Falize diamond and opal lavalliere necklace
A silver topped, yellow gold lavalliere necklace. The platinum chain suspending two bow design pendants with old mine diamonds and cabochon opals. In a Falize box with initials and baron crown. 1890 c.a. Paris
Collana detta Lavalliere in platino oro giallo opali e diamanti. La fine catena sorregge due pendenti con motivo a fiocco. In scatola di Falize, Parigi, 1890 c.a. Con iniziali e corona di Barone.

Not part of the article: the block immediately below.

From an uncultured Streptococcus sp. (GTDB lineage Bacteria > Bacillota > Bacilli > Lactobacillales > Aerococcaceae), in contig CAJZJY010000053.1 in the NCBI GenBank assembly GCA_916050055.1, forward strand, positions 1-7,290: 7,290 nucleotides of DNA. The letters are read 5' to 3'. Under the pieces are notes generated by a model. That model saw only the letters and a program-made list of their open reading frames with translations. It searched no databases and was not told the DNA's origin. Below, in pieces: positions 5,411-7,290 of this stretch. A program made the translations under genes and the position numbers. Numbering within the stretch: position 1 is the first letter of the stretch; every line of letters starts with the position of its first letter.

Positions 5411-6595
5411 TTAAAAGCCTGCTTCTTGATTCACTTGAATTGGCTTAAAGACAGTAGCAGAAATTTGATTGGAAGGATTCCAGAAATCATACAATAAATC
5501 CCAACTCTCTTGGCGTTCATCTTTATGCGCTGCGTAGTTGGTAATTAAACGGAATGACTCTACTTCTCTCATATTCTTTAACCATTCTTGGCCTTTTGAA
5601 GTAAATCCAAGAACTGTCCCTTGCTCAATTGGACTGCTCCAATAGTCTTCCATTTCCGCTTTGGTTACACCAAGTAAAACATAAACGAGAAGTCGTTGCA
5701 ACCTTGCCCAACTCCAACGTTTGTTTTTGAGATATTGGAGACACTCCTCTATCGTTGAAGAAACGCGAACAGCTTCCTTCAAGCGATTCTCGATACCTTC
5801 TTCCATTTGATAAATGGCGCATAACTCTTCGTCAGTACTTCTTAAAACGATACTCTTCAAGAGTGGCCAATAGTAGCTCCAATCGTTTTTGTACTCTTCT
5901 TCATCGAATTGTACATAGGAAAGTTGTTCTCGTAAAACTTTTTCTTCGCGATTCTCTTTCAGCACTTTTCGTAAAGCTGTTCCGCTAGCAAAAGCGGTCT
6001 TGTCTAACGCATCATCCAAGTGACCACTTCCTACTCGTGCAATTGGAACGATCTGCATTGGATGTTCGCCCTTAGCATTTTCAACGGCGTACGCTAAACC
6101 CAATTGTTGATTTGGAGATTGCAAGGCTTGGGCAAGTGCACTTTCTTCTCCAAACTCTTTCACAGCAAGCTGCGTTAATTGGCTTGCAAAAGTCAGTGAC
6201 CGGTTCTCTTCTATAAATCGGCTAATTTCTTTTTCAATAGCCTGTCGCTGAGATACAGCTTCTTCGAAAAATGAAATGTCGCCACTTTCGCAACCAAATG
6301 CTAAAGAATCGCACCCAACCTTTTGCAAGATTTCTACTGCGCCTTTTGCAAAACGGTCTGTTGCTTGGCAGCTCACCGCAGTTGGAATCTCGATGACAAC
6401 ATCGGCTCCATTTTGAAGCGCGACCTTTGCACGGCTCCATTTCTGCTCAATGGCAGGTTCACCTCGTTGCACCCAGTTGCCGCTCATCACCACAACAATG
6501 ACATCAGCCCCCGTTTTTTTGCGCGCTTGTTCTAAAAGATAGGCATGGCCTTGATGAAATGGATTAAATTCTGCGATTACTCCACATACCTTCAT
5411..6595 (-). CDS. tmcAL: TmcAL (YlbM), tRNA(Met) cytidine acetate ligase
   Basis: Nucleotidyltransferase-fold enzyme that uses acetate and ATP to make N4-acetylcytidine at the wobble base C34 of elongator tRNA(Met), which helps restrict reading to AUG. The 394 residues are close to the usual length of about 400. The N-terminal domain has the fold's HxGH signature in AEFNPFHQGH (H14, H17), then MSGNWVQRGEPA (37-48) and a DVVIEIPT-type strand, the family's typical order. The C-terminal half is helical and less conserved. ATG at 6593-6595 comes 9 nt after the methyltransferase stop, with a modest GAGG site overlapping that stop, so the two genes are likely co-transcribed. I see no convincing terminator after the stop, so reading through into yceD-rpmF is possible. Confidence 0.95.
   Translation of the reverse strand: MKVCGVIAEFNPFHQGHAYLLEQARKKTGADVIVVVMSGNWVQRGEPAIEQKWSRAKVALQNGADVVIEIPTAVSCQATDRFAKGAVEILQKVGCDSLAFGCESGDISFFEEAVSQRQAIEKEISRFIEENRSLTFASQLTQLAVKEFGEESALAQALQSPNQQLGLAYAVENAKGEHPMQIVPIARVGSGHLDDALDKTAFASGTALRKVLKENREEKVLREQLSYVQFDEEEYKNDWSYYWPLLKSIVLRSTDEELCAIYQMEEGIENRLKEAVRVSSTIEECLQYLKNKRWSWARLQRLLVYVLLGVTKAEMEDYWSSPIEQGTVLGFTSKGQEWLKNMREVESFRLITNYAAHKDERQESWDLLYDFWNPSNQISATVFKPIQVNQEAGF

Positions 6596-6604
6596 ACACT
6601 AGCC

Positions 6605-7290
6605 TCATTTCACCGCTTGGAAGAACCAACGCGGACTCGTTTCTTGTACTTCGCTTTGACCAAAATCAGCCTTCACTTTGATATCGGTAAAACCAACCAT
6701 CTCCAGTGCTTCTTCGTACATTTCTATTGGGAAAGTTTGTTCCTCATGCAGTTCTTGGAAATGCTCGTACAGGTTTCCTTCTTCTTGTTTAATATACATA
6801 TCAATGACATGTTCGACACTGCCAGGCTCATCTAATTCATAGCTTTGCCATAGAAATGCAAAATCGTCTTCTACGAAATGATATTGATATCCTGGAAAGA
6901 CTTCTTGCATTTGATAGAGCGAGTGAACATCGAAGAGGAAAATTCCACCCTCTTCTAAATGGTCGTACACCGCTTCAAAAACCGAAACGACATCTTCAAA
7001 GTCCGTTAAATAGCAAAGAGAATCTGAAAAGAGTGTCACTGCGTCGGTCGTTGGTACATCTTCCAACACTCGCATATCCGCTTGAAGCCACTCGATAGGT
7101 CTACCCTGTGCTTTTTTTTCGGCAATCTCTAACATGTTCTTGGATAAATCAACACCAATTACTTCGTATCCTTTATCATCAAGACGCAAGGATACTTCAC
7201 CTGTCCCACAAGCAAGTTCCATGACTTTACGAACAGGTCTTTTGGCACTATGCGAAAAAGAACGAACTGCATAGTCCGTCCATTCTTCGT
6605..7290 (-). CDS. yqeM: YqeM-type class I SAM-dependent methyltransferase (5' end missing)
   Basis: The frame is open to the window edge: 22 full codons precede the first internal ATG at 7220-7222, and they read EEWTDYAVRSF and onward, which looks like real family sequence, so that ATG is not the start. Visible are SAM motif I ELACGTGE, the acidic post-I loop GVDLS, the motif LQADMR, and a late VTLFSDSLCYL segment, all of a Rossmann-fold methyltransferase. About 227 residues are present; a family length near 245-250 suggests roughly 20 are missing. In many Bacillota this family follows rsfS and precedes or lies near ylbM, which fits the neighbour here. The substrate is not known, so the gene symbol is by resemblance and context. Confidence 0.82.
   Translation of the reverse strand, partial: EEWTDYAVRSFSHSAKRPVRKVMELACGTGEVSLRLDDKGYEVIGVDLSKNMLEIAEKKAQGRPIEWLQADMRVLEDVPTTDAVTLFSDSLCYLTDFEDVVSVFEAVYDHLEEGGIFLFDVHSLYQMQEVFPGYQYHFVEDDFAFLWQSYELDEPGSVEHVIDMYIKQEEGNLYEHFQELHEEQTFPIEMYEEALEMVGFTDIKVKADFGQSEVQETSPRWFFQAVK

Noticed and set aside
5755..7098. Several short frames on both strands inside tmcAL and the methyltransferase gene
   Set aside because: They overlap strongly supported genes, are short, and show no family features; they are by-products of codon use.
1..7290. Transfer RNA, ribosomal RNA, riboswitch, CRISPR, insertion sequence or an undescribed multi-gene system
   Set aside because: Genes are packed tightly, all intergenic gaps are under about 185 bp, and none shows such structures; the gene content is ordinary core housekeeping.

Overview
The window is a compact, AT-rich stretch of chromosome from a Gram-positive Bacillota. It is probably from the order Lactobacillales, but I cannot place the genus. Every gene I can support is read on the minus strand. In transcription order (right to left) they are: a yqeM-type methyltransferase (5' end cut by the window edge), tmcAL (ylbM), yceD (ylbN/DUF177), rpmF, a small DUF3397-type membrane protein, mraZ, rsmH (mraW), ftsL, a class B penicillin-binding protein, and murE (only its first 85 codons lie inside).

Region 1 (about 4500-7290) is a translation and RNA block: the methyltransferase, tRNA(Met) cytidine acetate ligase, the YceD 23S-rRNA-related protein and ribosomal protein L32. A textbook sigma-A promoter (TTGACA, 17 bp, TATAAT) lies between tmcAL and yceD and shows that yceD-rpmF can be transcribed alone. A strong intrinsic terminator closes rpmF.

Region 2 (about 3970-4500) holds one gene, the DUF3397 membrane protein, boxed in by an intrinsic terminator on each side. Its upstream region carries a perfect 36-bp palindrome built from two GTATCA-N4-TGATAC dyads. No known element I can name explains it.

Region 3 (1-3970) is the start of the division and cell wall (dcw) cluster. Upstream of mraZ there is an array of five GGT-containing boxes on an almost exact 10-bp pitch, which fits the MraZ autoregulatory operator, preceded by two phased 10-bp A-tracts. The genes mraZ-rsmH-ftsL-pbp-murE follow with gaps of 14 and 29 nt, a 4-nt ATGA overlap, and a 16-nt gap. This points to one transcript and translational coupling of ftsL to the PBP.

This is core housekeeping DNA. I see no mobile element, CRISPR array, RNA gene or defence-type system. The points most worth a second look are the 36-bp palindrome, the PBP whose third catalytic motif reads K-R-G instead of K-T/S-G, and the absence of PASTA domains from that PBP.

Falize is a famous French jewellery house known for its cloisonné enameling and Japanese-inspired designs. In 1832 Alexis Falize (1811-1898) began an apprenticeship with Parisian jeweller Mellerio dit Meller. Falize quickly learned all aspects of the trade: manufacturing, chasing, engraving, design, sales, and bookkeeping. He left Mellerio in 1835 for Janisset, and finally opened his own workshop In 1838. Vever credited Falize with revitalizing jewellery and the decorative arts during Napolean III’s reign (1852-1870). His specialty was “artistic” jewellery: jewellery featuring semi-precious gemstones, intricate metal work, and enamelling.From 1860 to 1865, Falize experimented with enamels and studied with the most talented enamellists of the time. In 1871, he introduced a new method of cloisonné enameling. His work was widely copied and sparked a general interest in the use of brightly colored enamels. Inspiration for his designs was drawn from almost every historical era and many cultures, including those of Persia, India, and Japan. When Falize retired in 1876, his son Lucien (1839-97) assumed control of the workshops. Having trained with his father for the previous two decades, Lucien was a competent successor—a highly skilled enamellist, goldsmith, and designer. His obsession with eras past (especially the Renaissance) and Japanese art matched, if not surpassed, that of his father. In 1878, Falize won a grand prize for his jewellery as well as a coveted Legion of Honor Cross at Paris’s International Exposition. In 1878, he joined forces with descendants of Bapst, the former French Crown Jewellers, to create jewellery for Paris’s wealthy aristocrats. Until 1892, Bapst et Falize enjoyed great prosperity. Around that time, Falize helped to theorize the burgeoning Art Nouveau movement, contributing articles to Samuel Bing’s monthly journal Le Japon artistique. When Falize suddenly died in 1897, his sons André, Jean, and Pierre continued the business as Falize Frères. They produced beautiful Art Nouveau pieces, winning two grand prizes at Paris’ International Exhibition in 1900.